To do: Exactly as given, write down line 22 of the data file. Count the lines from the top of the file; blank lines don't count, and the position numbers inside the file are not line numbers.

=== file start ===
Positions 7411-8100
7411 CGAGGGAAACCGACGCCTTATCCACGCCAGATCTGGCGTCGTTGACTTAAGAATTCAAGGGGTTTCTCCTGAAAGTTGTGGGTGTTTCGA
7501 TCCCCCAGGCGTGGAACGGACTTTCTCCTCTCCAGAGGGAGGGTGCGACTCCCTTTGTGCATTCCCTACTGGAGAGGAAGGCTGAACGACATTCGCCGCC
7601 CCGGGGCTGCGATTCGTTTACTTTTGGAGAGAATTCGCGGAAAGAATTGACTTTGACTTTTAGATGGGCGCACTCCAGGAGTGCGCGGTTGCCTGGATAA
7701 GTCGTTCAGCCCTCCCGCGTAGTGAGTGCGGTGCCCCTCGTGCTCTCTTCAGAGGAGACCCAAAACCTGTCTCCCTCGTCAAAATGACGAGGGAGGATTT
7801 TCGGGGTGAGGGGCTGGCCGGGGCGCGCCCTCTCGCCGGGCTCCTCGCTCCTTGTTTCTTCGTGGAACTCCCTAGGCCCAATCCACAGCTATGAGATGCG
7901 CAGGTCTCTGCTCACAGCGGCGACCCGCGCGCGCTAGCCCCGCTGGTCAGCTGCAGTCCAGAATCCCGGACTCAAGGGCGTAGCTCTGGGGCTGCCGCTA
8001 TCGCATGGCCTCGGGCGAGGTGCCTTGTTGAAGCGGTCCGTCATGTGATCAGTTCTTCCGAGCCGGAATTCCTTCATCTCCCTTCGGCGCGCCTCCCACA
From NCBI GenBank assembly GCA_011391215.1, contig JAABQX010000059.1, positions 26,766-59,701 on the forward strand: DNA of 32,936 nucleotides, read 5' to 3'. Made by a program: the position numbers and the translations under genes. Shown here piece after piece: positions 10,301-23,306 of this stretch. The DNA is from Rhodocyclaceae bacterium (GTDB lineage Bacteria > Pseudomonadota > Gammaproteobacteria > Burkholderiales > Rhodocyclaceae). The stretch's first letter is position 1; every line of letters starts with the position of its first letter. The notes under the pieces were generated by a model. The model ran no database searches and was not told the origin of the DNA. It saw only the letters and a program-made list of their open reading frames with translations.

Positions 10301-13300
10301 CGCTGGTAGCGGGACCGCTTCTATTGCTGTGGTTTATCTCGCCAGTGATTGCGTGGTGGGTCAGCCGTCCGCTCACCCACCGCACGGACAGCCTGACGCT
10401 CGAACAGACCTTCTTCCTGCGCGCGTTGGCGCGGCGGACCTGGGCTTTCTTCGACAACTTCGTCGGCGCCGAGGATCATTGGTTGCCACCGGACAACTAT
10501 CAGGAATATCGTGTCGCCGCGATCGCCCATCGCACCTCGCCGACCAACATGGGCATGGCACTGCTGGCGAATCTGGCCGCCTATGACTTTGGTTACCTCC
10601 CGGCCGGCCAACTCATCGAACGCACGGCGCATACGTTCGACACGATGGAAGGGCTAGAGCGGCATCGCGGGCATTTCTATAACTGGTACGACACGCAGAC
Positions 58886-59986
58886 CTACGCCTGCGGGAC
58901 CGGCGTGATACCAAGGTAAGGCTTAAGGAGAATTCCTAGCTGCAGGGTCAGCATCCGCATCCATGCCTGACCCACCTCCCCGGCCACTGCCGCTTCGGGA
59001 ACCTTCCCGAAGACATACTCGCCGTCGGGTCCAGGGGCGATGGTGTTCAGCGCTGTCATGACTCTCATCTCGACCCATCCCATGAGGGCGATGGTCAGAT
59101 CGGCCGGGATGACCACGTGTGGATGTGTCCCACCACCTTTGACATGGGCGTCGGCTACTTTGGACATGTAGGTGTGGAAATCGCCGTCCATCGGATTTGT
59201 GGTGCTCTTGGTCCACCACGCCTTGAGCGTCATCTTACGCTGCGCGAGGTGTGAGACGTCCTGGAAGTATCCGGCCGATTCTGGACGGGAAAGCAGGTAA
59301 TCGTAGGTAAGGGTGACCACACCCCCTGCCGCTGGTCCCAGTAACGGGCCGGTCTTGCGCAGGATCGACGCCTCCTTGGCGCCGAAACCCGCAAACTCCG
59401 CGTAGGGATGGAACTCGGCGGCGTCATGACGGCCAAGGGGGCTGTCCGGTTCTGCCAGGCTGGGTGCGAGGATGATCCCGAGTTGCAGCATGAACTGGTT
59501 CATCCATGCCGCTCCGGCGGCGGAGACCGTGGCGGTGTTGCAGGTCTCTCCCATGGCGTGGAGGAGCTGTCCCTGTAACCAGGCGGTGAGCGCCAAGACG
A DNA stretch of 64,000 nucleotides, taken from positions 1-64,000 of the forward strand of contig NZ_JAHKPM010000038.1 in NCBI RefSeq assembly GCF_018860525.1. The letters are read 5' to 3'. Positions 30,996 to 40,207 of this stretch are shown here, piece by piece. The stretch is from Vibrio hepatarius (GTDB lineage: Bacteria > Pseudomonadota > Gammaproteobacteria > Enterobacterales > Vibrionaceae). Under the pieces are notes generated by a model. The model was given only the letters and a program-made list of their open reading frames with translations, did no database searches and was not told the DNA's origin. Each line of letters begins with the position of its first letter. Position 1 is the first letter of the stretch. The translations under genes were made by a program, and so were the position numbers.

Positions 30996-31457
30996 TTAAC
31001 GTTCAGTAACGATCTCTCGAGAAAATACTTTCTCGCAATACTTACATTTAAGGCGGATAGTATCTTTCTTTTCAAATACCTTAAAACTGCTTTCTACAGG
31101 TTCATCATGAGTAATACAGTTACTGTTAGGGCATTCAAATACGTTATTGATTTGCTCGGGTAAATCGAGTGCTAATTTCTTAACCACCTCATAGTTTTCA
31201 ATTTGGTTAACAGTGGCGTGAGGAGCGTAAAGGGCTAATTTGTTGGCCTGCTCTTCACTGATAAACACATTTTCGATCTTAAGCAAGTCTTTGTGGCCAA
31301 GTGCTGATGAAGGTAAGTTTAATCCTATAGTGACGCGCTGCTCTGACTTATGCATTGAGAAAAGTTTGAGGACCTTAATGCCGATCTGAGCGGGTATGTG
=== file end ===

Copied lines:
59401 CGTAGGGATGGAACTCGGCGGCGTCATGACGGCCAAGGGGGCTGTCCGGTTCTGCCAGGCTGGGTGCGAGGATGATCCCGAGTTGCAGCATGAACTGGTT